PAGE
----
The basic elements of international rules aimed at preventing financial instability need to emerge from upcoming financial summits. The nature of these rules is an open question.
Designing a new financial order can be interpreted as a principal-agent problem. The principal – the politician – sets the rules and incentives but cannot observe the behaviour of the agents – the financial institutions – including their efforts and their options to avoid following the rules. As we know from principal-agent theory, it is a complicated task to write the rules.
Credible abolition of bailouts
In the long run, a bankruptcy procedure for financial institutions in which the national governments credibly commit themselves not to bail out their banks if the worst case comes should be introduced. An important element of such a rule is that, in the case of failure, the owners of the bank will lose their capital and its managers will be replaced by the regulator. Due to the pervasive impact of a bank failure on the banking system and on the general public, however, it would be extremely difficult to make such a no-bail-out rule credible.
Absent a credible rule, banks will expect future assistance. Then, today’s financial crisis will soon be forgotten and a cycle of pathological learning will start again. Thus, ten or twenty years from now, governments will be in the same position as they found themselves when the financial crisis erupted in 2008. In any case, central banks and governments should be aware that without such a credible no-bail-out rule, commercial banks will view governments’ massive injections of liquidity and immense fiscal rescue packages as part of a strategic game. In order to prevent such a cat-and-mouse game, governments must write a sustainable principle-agent contract. This problem will, of course, be aggravated if banks are partly owned by the government – such as Germany’s “state” banks, which experienced extraordinary losses in the crisis.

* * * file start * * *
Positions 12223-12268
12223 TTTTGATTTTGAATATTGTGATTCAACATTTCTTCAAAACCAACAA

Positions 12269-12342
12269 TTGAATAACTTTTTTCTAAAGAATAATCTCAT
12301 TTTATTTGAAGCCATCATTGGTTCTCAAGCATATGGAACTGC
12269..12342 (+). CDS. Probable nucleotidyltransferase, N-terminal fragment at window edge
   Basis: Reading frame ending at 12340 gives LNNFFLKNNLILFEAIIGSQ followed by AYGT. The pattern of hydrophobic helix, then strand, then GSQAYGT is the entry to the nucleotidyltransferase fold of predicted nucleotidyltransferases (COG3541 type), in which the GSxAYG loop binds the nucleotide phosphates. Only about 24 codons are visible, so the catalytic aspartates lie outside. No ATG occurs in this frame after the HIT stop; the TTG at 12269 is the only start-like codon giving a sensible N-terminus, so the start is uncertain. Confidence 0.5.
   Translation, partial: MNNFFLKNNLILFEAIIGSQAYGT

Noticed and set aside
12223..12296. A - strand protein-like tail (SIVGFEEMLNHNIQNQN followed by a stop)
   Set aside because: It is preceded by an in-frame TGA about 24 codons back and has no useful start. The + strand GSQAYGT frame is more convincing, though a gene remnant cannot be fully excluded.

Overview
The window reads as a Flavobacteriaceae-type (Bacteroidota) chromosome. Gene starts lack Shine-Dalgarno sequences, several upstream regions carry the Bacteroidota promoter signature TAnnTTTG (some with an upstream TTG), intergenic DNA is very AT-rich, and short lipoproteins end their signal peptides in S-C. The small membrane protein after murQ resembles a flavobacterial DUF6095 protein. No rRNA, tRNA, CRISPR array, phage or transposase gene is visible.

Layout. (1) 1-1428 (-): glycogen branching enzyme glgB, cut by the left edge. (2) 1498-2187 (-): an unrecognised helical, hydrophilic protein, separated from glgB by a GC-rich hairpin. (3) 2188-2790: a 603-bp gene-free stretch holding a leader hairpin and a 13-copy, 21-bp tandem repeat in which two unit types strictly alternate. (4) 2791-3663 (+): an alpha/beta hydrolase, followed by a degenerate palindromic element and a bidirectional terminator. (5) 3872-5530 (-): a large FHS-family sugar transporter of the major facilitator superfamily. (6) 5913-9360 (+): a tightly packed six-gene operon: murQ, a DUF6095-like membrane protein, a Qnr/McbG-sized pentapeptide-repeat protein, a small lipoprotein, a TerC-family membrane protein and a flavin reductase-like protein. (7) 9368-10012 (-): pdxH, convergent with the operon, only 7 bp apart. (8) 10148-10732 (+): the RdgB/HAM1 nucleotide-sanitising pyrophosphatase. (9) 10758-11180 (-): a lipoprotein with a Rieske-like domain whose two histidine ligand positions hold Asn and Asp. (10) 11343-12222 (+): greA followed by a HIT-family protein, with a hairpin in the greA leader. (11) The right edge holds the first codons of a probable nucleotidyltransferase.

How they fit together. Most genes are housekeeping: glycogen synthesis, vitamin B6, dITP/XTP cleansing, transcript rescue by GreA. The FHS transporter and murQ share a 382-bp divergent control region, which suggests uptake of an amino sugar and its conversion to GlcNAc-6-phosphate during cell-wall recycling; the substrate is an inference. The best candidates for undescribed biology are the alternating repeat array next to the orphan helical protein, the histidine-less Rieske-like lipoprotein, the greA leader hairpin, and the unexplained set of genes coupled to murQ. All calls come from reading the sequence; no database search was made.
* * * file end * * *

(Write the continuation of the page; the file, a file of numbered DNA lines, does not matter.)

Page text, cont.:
Completing insulating the banking system from the failure of an individual bank would of course solve this dilemma, but the interconnectedness of the banking system makes such a proposal incredibly difficult, if not impossible. Yet another solution would be national supervision so efficiently organised that financial crises are prevented and national governments never find themselves in an indefensible position vis-à-vis their banks. Historical experience suggests that this is hard to achieve.
The difficulty of international coordination
International spillovers are typical for the financial industry and in a financial crisis. Consequently, some international agreement on rules against financial instability is necessary. The credibility of national no-bail-out clauses depends on financial regulation being insulated from political pressures. For instance, international financial rules should aim to prevent bubbles arising from the fact that national rules allow “artificial financing” of over-spending (over-consumption; over-investment) or if a financial bubble has no basis in real savings (as was the case of the US housing market). A country’s no-bail-out rule has no credibility if it fails in its surveillance of its banking industry in order to temporarily reap higher benefits.